Lemon Balm: Melissa Officinalis:

Melissa Officinalis: Family: Lamiaceae  

Common names: Lemon balm, bee balm. 

Part used: Leaf and stem 

Flavor: sour Action: Cooling (Popham, 2021) 

Melissa Officinalis has been recorded for healing since the 300 B.C in the Historia Plantarum. Paracelsus (1493–1541) utilized it for “all complaints supposed to proceed from a disordered state of the nervous system” (Sharifi-Rad et al., 2021). In European traditions it was used as aa elixir and memory tonic. In Iran it's been used for anxiety and depression, the Unani system use it for various complaints from halitosis, arthritis, mastitis, bell’s palsy, paralysis and epilepsy whereas in Morocco it has been used as a febrifuge, astringent, depurative and cholagogue and spasmolytic (Sharifi-Rad et al., 2021). In Uzbekistan it has been used for many ailments as above and more that are being proven by research today such as Alzheimer disease, virus's, hyperthyroidism, digestion and cardiac issues including arrhythmias (Sharifi-Rad et al., 2021). In the Middle Ages it was a treatment for rabid dog bites, toothaches, skin eruptions and baldness. Carmelite water, a wine with Melissa officinalis as a key ingredient became famous as a cure for digestive issues, headaches and to lift the spirits. Culpeper on point again says it’s a cure for ‘weak stomachs, cause heart to be merry, aid digestion, to open obstructions of the brain, and to expel melancholy vapors from the heart and arteries’ (Iverson, Christine).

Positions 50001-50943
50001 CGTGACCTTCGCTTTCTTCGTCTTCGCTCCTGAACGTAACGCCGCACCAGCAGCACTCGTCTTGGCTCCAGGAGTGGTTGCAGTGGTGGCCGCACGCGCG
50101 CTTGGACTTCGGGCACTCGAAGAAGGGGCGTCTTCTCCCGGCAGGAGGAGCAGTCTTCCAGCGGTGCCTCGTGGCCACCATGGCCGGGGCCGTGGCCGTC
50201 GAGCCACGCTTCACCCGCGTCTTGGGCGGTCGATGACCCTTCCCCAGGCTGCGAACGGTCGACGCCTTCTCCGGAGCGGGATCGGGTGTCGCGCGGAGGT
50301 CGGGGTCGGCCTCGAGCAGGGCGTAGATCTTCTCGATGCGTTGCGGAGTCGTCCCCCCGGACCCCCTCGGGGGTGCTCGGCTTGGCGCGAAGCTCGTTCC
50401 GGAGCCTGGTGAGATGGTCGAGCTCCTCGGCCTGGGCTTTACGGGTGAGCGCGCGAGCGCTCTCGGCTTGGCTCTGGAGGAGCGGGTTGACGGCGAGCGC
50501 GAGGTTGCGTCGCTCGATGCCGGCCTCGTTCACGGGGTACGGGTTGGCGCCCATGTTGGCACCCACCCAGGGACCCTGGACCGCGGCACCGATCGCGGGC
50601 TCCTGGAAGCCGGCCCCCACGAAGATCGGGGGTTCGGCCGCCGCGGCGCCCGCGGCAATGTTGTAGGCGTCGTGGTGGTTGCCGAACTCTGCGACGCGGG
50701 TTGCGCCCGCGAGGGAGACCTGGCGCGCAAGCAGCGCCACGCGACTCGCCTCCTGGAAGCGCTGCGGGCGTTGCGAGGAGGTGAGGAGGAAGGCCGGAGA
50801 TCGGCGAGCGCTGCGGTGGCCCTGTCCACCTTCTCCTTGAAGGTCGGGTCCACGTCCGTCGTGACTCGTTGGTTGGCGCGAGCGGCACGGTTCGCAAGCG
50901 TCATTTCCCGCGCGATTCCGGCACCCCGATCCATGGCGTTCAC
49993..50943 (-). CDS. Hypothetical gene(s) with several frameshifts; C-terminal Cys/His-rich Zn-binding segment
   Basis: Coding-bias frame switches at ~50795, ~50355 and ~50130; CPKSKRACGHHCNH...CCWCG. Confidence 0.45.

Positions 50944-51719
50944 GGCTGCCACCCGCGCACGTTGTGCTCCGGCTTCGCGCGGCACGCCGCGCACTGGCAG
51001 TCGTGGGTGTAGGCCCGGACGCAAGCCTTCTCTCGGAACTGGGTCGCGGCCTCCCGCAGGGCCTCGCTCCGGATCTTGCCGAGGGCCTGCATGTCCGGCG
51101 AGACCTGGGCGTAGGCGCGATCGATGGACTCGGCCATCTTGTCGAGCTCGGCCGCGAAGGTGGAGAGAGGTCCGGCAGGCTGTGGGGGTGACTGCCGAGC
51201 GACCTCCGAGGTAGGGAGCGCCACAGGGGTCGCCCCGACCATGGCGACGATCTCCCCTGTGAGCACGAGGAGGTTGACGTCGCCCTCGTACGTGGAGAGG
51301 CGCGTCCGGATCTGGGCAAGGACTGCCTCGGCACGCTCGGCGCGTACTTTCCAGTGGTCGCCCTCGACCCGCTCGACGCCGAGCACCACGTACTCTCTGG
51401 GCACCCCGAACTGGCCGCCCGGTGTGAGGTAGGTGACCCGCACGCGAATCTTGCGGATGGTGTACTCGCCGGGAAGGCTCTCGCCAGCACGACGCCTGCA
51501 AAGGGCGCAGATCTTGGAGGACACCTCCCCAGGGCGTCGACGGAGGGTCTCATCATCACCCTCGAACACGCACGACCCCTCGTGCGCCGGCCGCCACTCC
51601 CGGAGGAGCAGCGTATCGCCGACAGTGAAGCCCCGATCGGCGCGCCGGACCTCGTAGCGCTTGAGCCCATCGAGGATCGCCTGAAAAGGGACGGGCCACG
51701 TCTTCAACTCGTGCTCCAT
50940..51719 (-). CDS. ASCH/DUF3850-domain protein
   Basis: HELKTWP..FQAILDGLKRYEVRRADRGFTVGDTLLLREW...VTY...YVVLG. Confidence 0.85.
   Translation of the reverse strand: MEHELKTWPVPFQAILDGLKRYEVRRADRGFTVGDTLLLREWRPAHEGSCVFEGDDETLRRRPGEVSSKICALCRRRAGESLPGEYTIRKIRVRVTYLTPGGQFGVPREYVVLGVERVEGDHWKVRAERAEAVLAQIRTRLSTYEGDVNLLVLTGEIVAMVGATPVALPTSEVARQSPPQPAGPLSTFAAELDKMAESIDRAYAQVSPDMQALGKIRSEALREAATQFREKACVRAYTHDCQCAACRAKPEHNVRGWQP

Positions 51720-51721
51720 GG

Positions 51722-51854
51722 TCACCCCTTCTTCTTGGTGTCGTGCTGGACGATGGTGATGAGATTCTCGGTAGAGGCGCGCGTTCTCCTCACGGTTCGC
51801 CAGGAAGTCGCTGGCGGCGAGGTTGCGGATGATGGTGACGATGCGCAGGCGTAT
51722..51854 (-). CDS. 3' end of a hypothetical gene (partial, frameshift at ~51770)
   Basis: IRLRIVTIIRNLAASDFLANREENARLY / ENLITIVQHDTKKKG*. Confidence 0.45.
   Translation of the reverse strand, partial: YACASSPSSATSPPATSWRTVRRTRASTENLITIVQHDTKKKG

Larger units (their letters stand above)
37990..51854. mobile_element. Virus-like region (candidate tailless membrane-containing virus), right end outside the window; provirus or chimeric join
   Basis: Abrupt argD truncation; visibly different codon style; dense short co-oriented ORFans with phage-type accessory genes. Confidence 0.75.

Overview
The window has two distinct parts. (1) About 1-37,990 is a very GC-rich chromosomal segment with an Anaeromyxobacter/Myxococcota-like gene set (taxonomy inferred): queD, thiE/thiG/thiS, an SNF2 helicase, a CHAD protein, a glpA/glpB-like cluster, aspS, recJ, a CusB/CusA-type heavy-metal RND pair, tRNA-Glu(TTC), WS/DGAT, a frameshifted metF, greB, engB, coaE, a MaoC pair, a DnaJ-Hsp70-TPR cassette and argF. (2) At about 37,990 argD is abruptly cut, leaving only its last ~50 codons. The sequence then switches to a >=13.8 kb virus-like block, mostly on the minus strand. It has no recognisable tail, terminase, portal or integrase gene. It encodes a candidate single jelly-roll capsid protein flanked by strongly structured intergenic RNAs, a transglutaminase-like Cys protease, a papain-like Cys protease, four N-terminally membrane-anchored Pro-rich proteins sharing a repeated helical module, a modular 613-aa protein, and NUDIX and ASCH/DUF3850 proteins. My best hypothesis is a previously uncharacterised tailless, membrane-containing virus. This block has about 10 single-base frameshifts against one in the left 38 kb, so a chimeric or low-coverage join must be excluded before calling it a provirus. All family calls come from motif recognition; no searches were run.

Today it is known as a nervine sedative which is trophorestorative to the nervous system used for anxious and depressive states. It is considered a nootropic with research showing after four months increased cognitive function and calming of scattered mind (Akhondzadeh, 2003). Studies show neuroprotective activity against 3,4-methylenedioxymethamphetamine-induced cell apoptosis in reaction to free radicals. The anxiolytic action seems to be dose dependent with rosmarinic acid, pentacyclic triterpenes, and oleanolic and ursolic acids being attributed (Sharifi-Rad et al., 2021).  

It is used as a carminative for digestion and dyspepsia, relaxing spasm and cramping along with expelling gas. 

Its antispasmodic action helps relax the whole system making it an ally for tension headaches, cardiovascular constriction and digestive spasm along with being carminative.